The current Qinghai-Tibet line runs from Xining, Qinghai Province, to Lhasa, the administrative capital of the Tibetan Autonomous Region (TAR). An extension has been discussed since 2008 — with a 253 kilometer stretch to Tibet's second city Xigaze completed in 2014 — but no previous plans had included a tunnel.
— Yousaf Rafiq (@yourafiq) August 16, 2014
"A proposed extension of the Qinghai-Tibet Railway to the China-Nepal border through Tibet would boost bilateral trade and tourism as there is currently no rail line linking the two countries," the state-run newspaper China Daily reported on Thursday.
— Daily Mail U.K. (@DaiIyMail) April 9, 2015
The 540-km link to Nepal would provide quick access to the Indian markets, and perhaps is an attempt to involve Nepal in the Bangladesh-China-India-Myanmar project in which India's interest has recently waned, reported the Times of India.
The line could potentially end in the Nepalese capital of Kathmandu, where Chinese foreign minister Wang Yi travelled in December, and would be completed by 2020.
"The line will probably have to go through Qomolangma so that workers may have to dig some very long tunnels," expert Wang Mengshu told China Daily, referring to Everest by its Tibetan name. He added that the "remarkable" terrain of the Himalayas would keep any trains traversing them to a speed of 120 km per hour.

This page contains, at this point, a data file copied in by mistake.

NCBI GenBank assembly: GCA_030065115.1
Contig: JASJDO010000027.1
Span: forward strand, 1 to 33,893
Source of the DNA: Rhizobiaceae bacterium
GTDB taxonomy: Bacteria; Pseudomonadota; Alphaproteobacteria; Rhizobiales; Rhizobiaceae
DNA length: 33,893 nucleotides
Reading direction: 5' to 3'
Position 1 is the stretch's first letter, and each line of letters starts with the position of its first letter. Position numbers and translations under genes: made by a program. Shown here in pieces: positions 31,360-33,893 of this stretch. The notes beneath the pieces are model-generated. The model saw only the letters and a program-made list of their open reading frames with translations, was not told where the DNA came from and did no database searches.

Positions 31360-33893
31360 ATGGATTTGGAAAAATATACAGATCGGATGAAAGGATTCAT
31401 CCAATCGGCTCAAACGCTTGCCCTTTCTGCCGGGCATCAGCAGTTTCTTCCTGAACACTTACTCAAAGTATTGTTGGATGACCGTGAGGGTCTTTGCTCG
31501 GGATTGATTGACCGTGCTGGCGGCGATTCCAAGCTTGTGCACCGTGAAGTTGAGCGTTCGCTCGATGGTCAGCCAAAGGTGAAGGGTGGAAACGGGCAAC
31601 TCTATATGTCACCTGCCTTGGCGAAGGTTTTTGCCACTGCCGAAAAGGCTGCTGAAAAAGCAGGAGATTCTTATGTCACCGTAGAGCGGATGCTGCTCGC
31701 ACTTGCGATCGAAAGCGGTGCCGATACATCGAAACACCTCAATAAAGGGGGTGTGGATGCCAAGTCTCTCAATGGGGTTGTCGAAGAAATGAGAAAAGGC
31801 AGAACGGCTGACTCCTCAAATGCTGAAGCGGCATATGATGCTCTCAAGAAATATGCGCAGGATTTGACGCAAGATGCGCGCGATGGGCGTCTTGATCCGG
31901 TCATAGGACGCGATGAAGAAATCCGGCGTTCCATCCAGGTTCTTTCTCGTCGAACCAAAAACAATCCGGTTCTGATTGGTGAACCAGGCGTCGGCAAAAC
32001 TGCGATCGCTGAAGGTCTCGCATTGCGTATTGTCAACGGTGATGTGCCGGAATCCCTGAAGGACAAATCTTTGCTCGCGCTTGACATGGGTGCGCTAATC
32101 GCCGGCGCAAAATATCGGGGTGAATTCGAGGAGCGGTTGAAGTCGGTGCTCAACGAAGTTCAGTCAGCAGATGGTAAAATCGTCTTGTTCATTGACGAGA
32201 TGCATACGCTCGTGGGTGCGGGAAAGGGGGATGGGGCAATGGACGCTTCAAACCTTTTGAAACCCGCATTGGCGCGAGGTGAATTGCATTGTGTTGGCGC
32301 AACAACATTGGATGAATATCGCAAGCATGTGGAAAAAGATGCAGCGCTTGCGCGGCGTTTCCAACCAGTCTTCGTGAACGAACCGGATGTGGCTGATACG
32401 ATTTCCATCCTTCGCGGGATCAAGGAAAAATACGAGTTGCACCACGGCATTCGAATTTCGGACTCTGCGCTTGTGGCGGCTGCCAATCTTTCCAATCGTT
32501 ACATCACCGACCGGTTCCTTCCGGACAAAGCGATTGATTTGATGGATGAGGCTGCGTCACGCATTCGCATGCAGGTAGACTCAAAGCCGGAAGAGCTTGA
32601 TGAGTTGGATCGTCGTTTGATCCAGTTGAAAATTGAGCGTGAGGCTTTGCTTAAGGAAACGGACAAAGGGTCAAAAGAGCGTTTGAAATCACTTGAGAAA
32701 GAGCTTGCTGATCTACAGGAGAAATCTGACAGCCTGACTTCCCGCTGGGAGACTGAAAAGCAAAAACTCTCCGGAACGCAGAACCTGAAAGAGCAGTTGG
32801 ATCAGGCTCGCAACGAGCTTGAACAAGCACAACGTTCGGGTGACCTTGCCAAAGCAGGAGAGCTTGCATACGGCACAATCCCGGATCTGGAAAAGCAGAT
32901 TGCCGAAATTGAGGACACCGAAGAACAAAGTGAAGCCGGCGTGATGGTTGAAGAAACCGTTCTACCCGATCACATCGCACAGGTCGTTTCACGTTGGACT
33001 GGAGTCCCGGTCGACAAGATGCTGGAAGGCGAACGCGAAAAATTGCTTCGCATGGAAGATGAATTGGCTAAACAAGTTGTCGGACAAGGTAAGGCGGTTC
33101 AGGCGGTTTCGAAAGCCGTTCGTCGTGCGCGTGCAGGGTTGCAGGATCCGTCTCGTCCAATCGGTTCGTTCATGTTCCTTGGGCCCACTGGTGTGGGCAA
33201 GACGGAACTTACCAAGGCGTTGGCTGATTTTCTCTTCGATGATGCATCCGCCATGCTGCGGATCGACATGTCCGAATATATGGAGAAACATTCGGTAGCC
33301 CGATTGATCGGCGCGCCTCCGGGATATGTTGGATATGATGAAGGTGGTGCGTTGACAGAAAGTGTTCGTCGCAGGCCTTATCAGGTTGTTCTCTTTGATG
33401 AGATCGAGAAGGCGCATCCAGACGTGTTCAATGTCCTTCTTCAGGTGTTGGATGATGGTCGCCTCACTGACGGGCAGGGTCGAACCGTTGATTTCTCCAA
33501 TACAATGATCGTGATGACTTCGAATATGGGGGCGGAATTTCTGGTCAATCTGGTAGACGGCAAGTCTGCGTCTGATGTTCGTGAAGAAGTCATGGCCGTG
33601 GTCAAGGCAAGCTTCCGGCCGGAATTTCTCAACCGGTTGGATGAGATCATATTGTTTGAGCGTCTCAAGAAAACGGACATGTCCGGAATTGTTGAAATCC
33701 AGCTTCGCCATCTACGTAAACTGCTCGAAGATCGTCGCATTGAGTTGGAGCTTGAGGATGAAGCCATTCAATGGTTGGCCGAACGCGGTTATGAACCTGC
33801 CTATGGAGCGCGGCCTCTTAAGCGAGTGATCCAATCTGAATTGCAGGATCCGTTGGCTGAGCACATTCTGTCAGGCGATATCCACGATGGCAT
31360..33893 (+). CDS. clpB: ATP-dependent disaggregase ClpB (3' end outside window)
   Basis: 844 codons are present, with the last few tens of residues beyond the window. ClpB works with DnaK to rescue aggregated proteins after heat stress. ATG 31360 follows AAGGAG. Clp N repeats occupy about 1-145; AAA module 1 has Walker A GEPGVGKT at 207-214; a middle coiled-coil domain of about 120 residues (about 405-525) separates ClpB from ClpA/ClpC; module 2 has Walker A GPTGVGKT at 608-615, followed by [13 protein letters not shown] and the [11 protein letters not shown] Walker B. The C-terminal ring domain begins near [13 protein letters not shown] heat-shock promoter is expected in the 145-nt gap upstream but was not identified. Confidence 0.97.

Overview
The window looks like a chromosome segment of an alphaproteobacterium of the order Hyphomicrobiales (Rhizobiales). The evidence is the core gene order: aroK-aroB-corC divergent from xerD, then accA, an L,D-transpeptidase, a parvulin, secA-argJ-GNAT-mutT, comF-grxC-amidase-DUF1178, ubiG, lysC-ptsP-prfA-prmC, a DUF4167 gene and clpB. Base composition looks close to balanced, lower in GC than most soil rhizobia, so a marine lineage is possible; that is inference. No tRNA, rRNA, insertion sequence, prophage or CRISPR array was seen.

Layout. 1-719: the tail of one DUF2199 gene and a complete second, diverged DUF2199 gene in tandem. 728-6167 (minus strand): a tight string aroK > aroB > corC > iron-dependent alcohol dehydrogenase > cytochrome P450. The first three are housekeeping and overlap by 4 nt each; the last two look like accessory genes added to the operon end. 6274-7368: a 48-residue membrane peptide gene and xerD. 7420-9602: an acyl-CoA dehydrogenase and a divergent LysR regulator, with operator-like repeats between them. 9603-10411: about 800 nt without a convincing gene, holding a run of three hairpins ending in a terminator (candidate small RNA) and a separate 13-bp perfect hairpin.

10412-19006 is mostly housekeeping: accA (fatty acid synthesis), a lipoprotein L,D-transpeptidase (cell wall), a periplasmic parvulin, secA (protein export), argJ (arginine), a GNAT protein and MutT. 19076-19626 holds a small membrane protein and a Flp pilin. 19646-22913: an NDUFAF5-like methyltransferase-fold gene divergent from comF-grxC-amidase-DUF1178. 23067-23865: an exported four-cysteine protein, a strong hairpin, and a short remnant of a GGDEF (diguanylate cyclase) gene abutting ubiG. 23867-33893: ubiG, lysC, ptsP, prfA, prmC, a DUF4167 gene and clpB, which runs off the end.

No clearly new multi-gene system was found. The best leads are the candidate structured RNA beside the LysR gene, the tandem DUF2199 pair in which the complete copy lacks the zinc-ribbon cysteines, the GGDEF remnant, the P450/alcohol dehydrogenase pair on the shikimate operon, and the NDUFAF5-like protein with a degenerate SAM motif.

China — already a close ally with Pakistan — has invested heavily in Nepal in recent years, and the rail line would be another move towards building a circle of influence around regional rival, India. In what may be a reaction to this trend, Indian Prime Minister Narendra Modi recently promised to increase spending on infrastructure projects in the region.
Tourism from within China has already increased due to the existing rail lines into Tibet. In 2013, 7.5 million people road the railway to Lhasa, more than twice the population of the TAR.
— CITS Head Office (@CITS_Tours) October 1, 2013
But China is not just interested in Nepalese and Indian trade or in expanding tourism. Mining is the really profitable goal in the region. Beijing has estimated Tibet's mineral worth to be around $100 billion.
International Campaign for Tibet has raised concerns over the proposed rail line's "dangerous implications for regional security and the fragile ecosystem of the world’s highest and largest plateau."
"The Chinese government’s claim that rail expansion on the plateau simply benefits tourism and lifts Tibetans out of poverty does not hold up to scrutiny and cannot be taken at face value," the campaign's President Matteo Mecacci said in a statement in 2014.
— Amazing Places (@Milosh9k) September 3, 2014
The railway lines across the dramatic landscape of the region are impressive feats of engineering. The Qinghai-Lhasa line boasts the world's highest rail line, highest railway station and highest railway tunnel. The extension to Xigaze required the construction of 96 tunnels.
— Bill Bishop (@niubi) August 19, 2014